When using technology to increase student engagement, instructors should focus on three key risks: highly sensitive information, FERPA-protected information, and intellectual property.
Today’s educators are faced with a multitude of tools (e.g., collaborative workspaces, chat rooms, blogs, wikis, and podcast/video sites) that offer new potential for engaging students in learning. When such tools are institutionally provided, instructors can be confident that relevant policy issues have been addressed. But many instructors also want to use third-party hosted tools that are not yet offered by their institution or that are impractical or impossible for the institution to implement or purchase. Institutions struggle with how to appropriately manage the review of these tools for compliance with policy and applicable law concerning data privacy, security, and protection of intellectual property rights, especially given the exploding use of these tools and the typically limited number of knowledgeable staff to conduct reviews.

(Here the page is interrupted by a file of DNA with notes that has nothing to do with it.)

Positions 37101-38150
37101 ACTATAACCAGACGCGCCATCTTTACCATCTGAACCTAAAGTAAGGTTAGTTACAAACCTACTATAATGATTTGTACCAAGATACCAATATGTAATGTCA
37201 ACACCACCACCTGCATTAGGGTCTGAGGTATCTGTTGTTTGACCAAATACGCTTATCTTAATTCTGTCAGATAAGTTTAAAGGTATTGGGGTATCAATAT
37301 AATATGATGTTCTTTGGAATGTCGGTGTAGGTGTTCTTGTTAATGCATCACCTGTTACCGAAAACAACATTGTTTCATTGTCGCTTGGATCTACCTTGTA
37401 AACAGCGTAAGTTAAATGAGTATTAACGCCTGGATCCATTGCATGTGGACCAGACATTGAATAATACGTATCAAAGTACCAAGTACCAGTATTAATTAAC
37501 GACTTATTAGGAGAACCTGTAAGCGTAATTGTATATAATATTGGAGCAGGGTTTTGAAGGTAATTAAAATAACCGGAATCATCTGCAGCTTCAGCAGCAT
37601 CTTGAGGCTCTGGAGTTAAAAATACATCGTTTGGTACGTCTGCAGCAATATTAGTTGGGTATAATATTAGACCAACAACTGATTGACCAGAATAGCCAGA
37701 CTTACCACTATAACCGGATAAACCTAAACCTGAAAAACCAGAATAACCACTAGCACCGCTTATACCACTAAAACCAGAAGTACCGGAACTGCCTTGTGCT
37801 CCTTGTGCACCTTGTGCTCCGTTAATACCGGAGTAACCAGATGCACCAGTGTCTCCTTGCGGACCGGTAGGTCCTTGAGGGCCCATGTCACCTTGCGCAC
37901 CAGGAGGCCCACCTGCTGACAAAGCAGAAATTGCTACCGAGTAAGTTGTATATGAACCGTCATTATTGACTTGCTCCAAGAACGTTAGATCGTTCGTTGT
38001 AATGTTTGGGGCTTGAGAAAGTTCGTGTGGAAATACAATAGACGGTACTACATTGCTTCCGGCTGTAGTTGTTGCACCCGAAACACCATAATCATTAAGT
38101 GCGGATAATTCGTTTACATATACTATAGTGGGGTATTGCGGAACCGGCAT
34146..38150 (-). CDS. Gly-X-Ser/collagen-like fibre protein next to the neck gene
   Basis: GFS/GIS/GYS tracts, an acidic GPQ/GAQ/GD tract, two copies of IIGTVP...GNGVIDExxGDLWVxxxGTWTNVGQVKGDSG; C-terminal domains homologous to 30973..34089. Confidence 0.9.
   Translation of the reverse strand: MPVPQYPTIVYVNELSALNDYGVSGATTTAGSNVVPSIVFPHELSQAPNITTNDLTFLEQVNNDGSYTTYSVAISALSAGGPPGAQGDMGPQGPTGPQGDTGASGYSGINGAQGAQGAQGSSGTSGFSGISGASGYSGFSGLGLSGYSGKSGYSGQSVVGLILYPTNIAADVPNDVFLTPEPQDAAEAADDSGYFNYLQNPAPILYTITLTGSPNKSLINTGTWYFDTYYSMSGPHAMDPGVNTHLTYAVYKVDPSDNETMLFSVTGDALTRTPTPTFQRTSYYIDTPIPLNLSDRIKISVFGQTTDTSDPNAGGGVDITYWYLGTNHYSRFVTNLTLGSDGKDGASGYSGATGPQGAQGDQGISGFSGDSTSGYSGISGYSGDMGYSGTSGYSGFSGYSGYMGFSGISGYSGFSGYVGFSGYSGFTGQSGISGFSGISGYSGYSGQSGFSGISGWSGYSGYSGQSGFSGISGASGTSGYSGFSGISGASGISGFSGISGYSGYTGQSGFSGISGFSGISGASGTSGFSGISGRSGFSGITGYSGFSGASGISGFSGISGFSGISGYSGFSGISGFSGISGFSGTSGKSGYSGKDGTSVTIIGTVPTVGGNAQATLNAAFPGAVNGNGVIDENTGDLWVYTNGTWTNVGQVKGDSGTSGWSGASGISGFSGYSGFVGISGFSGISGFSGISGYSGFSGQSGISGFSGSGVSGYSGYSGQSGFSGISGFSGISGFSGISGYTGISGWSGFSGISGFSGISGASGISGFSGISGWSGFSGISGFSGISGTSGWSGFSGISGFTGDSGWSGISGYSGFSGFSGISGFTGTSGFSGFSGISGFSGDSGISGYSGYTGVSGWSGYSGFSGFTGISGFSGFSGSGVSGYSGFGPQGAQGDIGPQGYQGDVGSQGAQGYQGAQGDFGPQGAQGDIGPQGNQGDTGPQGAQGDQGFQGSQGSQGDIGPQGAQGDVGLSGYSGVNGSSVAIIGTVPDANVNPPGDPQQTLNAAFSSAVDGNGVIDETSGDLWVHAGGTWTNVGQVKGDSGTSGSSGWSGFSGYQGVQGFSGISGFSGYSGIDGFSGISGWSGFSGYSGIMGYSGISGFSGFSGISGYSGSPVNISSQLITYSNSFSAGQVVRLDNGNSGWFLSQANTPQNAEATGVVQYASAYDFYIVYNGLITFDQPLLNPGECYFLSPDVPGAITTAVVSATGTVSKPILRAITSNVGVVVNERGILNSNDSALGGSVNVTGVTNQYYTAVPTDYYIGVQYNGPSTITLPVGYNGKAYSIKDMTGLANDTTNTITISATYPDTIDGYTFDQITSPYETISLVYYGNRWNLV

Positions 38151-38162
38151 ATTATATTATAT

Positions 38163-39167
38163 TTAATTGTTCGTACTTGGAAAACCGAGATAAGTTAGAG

So if an institution can’t keep up with all of these tools, what can it do? Some higher education institutions provide guidance for their instructors to perform reviews themselves. For example, the Indiana University Teaching Handbook includes a section titled “Use of Social Networks, Blogs, Wikis, and Other Third-Party Hosted Tools in Instruction,”1 which builds on an excellent and more succinct model created by the University of Wisconsin–Madison,2 to assist its faculty. Such detailed guidance is necessary for complicated or inventive uses of technology in instruction. But will the majority of instructors dabbling in the use of such tools spend the time needed to carefully consider all the issues outlined? Or will they glance at the length of these laundry lists and decide against dabbling at all, thus missing an opportunity to increase student engagement?
Lavagnino is chief privacy officer and compliance coordinator at IU.